It’s entertaining to imagine how a concession tweet would read from GOP nominee Donald Trump.
“A concession tweet replete with as many put-downs as space will allow would underscore the vacuity of both form and content,” said Wake Forest University communication expert John Llewellyn.
If he loses, Trump should take notes from losing coaches for his concession speech:
“Winners and losers are complementary elements of a social system that has expectations about the messages that should come from both sides. Those methods should validate and sustain the larger system, year in and year out.”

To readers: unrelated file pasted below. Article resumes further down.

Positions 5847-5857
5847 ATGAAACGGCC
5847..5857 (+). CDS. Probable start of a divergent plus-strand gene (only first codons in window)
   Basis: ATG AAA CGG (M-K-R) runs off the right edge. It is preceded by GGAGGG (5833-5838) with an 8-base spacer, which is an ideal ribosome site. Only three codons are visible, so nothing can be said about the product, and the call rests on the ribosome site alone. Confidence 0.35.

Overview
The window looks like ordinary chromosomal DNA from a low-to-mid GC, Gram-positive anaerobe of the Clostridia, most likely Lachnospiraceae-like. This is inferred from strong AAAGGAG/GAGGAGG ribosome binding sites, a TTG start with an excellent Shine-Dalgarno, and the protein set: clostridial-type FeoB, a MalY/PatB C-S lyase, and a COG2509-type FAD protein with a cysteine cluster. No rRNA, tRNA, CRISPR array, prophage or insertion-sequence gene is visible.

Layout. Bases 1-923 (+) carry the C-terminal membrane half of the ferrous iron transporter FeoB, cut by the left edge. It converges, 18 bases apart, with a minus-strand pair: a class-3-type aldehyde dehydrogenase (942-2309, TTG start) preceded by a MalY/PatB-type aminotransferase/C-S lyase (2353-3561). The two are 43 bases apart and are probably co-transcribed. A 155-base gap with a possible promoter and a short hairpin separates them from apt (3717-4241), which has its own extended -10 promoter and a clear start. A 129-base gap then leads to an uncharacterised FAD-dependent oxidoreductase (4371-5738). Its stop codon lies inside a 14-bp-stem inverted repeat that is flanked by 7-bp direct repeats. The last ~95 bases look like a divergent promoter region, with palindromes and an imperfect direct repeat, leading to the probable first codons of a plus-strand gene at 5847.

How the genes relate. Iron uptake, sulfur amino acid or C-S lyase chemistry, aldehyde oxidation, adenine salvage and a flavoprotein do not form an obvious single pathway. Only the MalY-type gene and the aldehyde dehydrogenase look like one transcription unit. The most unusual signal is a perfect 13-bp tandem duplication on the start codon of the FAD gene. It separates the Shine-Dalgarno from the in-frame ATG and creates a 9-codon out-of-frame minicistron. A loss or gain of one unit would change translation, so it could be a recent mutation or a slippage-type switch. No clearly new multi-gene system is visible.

Trump, however, has demonstrated he doesn’t like to lose, has shown no evidence of magnanimity and has seemingly never publicly conceded anything, Llewellyn said.
“Both concession speeches (for the losers) and inaugurals (for the winners) are meant to rebind the tattered edges of the body politic following an intense and divisive contest,” he said. “Once the contest is over, both parties have to make peace with the result and move forward. If he does not concede, should he lose, he will violate all the expectations and societal norms that have gone before.”
Llewellyn studies and teaches rhetoric, analyzing persuasive language from the nation’s most prominent politicians, coaches and civil rights leaders. He’s also an expert on the public figure apology.
Associate Professor of Communication
Llewellyn is a scholar of rhetoric, analyzing persuasive language from the most prominent politicians, coaches and civil rights leaders.
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